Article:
BASEMENT WATERPROOFING IN Sea Bright

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Basement Waterproofing

The Healthy Way

Unlike other waterproofers in New Jersey, we provide our customers with a streamlined process for all of their waterproofing needs. Our goal is to get to the crux of your home's issues. If we spot signs of water in your basement, we go right to the source of the problem, working hard to fix structural deficiencies to prevent problems like mold growth and foundation damage. We are proud to be New Jersey's one-stop shop for all of your basement waterproofing needs. New Jersey homeowners choose Healthy Way because our experts are friendly, experienced, harworking, and fully certified. We won't rest until your waterproofing problems are solved. Because we specialize in both interior and exterior waterproofing services, you won't have to worry about hiring a laundry list of contractors to correct your moisture problems. Healthy Way provides all-inclusive basement waterproofing in Sea Bright, it's no surprise that New Jersey residents trust Healthy Way to make their homes more livable every day.

Service Areas

The Healthy Way Difference

At Healthy Way, we strive to set ourselves apart from the competition by offering the best basement waterproofing services in New Jersey. We won't be happy with our work until you are 100% satisfied, whether you need a thorough moisture inspection or a large-scale waterproofing project. Our basement waterproofing experts are certified, trained, and have worked on more than 4,000 repairs. They understand that your moisture problems aren't like anybody else's, which is why all of our waterproofing proposals are created specifically for your home. You won't find any "one-size-fits-all" solutions here, and we wouldn't have it any other way.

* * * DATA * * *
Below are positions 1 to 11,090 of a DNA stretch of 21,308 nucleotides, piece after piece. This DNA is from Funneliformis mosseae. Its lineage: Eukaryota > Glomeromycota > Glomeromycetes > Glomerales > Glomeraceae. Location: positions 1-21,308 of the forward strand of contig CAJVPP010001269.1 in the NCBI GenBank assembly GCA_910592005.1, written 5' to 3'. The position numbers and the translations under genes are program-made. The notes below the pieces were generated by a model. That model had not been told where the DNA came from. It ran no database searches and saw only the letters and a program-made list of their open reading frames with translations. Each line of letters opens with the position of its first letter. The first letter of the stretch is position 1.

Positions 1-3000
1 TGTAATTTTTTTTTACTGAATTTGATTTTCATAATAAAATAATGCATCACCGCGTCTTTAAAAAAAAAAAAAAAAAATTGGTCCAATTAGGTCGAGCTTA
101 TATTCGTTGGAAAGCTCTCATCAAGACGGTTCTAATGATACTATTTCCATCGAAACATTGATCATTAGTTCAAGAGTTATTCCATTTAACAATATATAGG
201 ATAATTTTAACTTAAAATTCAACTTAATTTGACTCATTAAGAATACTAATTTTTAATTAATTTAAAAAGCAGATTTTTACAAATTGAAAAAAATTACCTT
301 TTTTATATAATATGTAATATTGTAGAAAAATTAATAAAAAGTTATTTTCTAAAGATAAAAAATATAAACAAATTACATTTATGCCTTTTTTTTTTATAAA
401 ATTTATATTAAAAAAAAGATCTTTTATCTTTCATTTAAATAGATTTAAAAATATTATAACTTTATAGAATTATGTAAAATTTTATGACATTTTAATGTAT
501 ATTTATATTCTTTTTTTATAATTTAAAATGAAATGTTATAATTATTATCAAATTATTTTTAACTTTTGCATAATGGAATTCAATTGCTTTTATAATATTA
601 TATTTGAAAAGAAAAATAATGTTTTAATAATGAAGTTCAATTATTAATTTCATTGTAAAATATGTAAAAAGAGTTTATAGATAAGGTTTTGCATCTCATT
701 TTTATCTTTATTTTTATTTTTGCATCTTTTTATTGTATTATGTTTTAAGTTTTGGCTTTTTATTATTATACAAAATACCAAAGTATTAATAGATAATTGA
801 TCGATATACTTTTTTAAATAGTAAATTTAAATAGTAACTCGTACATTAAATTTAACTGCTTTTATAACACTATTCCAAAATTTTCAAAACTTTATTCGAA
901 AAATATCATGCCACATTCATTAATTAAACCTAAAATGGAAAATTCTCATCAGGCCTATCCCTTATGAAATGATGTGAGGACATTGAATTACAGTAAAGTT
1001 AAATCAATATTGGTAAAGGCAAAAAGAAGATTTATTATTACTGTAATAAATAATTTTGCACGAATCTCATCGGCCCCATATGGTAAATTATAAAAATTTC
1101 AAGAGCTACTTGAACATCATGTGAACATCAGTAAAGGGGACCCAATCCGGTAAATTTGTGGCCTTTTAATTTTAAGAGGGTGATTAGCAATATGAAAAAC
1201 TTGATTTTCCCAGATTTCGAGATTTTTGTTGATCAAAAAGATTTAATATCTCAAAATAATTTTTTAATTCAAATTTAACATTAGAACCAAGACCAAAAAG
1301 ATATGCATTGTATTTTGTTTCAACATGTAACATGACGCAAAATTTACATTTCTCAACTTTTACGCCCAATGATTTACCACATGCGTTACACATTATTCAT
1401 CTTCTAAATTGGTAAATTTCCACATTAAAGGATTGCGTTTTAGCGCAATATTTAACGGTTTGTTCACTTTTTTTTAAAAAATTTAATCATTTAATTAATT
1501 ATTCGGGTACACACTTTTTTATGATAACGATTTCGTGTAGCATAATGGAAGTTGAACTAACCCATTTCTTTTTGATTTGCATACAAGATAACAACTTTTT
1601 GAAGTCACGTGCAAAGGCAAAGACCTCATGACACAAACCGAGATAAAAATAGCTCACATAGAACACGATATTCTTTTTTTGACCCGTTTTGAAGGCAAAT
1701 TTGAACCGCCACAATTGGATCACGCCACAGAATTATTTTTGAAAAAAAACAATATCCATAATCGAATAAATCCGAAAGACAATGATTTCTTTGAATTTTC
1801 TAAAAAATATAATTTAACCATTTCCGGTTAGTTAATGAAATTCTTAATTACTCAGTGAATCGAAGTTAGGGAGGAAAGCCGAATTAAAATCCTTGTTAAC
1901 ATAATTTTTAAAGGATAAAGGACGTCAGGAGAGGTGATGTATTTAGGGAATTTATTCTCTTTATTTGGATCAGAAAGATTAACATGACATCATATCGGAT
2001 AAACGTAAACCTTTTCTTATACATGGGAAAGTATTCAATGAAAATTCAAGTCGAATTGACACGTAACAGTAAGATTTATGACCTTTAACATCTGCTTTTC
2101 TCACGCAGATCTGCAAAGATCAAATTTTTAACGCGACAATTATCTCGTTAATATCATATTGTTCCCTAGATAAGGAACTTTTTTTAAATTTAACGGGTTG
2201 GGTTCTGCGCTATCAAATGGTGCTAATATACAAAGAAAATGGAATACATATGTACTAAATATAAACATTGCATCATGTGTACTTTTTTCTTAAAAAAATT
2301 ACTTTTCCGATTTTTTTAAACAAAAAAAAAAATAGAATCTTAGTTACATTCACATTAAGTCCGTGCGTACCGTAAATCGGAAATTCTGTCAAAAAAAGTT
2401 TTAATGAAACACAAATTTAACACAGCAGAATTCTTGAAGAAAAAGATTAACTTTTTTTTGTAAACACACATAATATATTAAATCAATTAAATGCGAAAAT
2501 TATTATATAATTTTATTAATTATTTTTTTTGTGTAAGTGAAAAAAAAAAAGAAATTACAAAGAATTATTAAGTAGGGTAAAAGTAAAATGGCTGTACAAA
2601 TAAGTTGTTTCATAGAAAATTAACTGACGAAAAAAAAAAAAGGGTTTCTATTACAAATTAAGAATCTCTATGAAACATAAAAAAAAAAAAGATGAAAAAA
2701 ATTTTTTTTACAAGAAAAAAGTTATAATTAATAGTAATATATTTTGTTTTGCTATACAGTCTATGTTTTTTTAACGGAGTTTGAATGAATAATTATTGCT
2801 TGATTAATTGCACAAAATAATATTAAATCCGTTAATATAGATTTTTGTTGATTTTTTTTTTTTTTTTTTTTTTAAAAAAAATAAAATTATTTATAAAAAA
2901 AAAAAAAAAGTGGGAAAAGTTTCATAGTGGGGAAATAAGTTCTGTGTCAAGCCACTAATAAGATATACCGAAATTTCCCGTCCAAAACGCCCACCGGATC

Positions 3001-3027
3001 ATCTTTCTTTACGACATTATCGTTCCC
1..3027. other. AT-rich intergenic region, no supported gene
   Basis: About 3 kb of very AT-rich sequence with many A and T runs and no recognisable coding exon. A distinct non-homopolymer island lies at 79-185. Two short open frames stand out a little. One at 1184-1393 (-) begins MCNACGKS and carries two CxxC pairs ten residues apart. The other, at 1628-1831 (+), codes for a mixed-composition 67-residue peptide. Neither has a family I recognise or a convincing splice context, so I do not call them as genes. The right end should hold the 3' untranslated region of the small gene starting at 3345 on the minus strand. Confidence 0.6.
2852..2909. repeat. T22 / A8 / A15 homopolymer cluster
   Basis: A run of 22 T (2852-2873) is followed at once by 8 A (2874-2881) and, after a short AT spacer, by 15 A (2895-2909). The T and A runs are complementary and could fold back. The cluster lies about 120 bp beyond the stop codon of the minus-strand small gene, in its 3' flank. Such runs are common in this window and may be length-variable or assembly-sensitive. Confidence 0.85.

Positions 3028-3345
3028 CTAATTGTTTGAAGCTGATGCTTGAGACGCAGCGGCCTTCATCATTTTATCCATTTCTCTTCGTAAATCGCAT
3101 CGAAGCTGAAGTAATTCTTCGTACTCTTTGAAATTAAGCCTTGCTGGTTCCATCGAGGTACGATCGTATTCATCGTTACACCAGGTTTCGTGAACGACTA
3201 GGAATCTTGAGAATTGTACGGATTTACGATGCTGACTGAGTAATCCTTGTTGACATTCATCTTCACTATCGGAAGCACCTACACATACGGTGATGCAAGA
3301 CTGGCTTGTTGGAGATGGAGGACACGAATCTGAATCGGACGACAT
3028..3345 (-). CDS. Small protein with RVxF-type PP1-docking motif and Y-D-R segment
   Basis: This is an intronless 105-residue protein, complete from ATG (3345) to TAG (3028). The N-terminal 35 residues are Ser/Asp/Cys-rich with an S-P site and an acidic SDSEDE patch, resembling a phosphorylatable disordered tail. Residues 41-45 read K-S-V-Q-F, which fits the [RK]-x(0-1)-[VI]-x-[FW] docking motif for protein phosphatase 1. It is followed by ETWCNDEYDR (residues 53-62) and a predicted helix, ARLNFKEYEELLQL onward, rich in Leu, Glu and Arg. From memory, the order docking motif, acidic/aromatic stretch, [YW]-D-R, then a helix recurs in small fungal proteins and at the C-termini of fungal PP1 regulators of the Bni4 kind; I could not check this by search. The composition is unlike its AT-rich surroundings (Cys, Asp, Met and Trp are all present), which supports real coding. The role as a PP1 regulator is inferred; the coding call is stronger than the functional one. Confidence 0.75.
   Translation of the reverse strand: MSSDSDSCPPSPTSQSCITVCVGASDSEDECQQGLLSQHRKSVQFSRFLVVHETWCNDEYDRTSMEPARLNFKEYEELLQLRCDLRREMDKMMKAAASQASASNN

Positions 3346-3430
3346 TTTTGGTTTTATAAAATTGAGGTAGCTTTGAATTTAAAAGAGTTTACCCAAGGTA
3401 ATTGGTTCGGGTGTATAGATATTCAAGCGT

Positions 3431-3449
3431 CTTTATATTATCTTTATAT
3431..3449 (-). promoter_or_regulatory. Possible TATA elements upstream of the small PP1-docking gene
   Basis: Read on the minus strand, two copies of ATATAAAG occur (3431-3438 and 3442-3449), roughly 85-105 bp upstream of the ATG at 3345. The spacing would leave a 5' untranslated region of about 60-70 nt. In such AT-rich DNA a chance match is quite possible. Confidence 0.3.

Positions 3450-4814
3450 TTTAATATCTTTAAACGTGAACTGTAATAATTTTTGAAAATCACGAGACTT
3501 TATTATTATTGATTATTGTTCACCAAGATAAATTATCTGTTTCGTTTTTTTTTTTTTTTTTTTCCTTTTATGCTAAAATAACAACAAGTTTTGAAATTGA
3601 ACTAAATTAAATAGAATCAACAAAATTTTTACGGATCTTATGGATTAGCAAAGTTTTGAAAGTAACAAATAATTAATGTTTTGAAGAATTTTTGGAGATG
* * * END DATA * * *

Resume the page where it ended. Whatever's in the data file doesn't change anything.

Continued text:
• Best warranties in the industry
  • Free initial inspection
  • Full-service basement waterproofing
  • Mold remediation
  • Foundation repair
  • Water management solutions tailored to your unique situation

Once your basement waterproofing project is complete, we make it a point to keep our staff available to address any questions or concerns you may have. Our goal is your 100% satisfaction, from the moment you call our office to schedule an inspection to the time you sign off on our work.

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Waterproofing Services in New Jersey

With more than two decades of experience and a team of fully certified and trained waterproofing professionals, there is no waterproofing project in New Jersey that we can't handle. When not addressed, water and moisture problems can cause serious health risks for your family. We're talking buckling walls, sinking foundations, and even toxic mold. With your home's value and your family's health on the line, you must attack these problems head-on, and the best way to do that is by bringing in the Healthy Way team. Some signs of existing water problems in your home can include:

  • Signs of rust or oxidation on metal fixtures
  • Mildew residue
  • Water stains on your foundation's walls and floors
  • Erosion of your concrete
  • Mineral deposits found on pipes
  • Flooded landscaping after heavy rain or snow
  • Pooling water around your foundation's interior
  • Humidity levels above 60% in your basement or crawlspace
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 Waterproof Basement Sea Bright, NJ

Basement Waterproofing in Sea Bright

Healthy Way has been providing the most trusted, effective basement waterproofing in New Jersey since 2007. Waterproofing your basement is crucial to protecting the value of your home and the safety of your family. That is why we only employ the best, brightest, fully-certified experts, who will treat your home like it was their very own. Taking shortcuts just isn't in our nature. We use innovative technology and time-tested techniques to discover and solve your basement's water-related problems.

Because basement wall leaks and water seepage are often caused by structural issues, external waterproofing is required. While some companies only seal the interior walls of your basement, Healthy Way goes the extra mile to fix your water issues inside and out. That way, your basement leaks stop for good.